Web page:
DECODED: Franklin India Banking & PSU Debt Fund

Tags: Views
In this column, FC gives its view on new financial products launched in the market. This is a subjective view. Investors are advised to take professional help in selecting a product and not make any decision on the basis of these reviews

WHAT IS IT: Franklin India Banking & PSU Debt Fund (FIBPDF) is a new open-ended sectoral income fund that will predominantly make investments in debt and money market instruments issued by banks and public sector undertakings (PSUs). It does not target any average portfolio maturity, which means the tenure of the securities its investments can fluctuate wildly from the ultra-short term to the long term, depending on the fund manager’s thinking.

NFO PERIOD: The new fund offer of this scheme, which opened on April 2 will close on April 16. It will re-open for ongoing sale and re-purchase on April 28. Minimum size of application is Rs 5,000.

ASSET ALLOCATION & BENCHMARK: Debt and money market instruments issued by banks, PSUs and public financial institutions get an 80-100 per cent allocation, while 0-20 per cent can be deployed in money market and debt securities issued by other entities, gilt securities and state development loans. The benchmark index will be the Crisil Composite Bond Fund Index.

LOADS & CHARGES: Exit load of 0.5 per cent is levied on redemptions within six months from purchase. Annual recurring charges can go as high as 2.87 per cent.

FC VERDICT: Being a specialised, sectoral debt fund, FIBPDF is not for investors seeking fixed income returns from mutual funds for the first time. First-time debt fund investors should not look beyond a fully diversified income fund which invests in debt and money market instruments issued by any entity and whose average portfolio maturity is at least one year. Last few years has seen most debt funds struggle to find investment opportunities in the debt market beyond bank certificate of deposits and banks’ money market borrowings. Exposure to bank debt is high among most debt funds and ranges from a minimum of 20 per cent to a high of 80-90 per cent. The ones having a bank debt exposure are not favoured by diligent investors who want a wider diversification. FIBPDF makes no pretence at the outset. It can invest up to 100 per cent in bank debt. FIBPDF is just the newest of Franklin Templeton Asset Management (India)’s several debt fund offerings. Other than FIBPDF, the AMC is already managing nine open-ended debt schemes, some of which will end up competing with FIBPDF because of the flexible, indicative nature of asset allocation. Only investors seeking a specialised, sectoral exposure in income funds can consider FIBPDF and even they need to first see whether Frankin Templeton MF’s other debt scheme offerings fit the bill better.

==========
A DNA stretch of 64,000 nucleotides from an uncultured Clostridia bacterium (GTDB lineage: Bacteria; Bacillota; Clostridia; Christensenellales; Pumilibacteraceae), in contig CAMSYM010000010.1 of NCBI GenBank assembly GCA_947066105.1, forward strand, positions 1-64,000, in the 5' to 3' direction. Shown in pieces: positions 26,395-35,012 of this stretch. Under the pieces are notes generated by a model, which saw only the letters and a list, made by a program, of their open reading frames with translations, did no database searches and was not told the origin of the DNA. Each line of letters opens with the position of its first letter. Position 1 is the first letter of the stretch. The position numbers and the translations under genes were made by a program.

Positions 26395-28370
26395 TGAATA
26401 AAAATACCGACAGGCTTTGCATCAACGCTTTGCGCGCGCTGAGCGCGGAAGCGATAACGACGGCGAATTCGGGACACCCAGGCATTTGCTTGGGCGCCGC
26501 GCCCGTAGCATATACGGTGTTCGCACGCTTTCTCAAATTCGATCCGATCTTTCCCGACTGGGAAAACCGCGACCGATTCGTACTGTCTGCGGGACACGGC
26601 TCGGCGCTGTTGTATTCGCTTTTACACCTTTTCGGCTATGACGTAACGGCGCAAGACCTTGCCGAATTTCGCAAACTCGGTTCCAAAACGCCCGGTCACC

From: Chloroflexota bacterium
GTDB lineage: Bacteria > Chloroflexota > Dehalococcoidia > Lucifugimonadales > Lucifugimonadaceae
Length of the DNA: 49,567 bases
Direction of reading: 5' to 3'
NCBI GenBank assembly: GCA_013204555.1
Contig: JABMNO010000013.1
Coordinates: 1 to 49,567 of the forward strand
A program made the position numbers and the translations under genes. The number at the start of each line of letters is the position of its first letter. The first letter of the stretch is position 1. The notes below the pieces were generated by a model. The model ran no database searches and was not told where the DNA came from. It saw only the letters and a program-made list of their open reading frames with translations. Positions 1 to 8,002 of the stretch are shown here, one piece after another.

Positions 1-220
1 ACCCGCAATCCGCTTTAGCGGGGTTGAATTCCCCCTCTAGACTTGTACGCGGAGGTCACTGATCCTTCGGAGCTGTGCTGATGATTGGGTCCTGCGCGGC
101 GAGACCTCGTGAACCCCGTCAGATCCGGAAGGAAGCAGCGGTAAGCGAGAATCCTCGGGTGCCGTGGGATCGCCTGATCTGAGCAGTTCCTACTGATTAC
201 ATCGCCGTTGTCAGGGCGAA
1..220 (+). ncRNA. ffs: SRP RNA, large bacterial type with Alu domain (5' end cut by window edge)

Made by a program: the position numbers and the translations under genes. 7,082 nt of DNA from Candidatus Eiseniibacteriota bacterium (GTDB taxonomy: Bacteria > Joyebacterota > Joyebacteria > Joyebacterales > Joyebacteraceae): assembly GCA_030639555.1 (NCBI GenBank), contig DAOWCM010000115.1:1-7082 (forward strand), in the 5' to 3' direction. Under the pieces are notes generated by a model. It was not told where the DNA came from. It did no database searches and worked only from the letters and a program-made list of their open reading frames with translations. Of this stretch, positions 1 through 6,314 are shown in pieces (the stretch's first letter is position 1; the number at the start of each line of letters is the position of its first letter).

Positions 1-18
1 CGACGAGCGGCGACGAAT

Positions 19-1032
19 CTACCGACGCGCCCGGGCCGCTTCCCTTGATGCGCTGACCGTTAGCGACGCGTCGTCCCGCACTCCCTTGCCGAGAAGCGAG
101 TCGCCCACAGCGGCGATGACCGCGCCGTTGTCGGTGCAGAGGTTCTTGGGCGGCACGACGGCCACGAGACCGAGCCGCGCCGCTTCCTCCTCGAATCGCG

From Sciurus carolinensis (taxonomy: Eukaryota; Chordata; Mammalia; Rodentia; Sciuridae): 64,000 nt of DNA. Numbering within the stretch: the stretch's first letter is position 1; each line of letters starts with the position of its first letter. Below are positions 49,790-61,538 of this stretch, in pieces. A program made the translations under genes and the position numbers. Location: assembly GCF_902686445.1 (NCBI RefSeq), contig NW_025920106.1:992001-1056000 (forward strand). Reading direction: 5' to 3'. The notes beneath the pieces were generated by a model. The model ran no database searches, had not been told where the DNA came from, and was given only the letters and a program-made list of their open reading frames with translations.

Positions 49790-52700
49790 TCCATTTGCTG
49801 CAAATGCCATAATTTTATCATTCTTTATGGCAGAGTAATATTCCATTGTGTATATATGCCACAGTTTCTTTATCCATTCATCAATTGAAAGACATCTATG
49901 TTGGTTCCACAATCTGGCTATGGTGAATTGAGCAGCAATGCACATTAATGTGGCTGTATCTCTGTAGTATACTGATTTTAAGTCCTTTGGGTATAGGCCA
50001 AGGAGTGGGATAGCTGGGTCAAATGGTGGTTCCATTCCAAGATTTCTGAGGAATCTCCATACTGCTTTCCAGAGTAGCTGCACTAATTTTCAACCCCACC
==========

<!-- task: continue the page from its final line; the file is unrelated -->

— Rajesh Gajra

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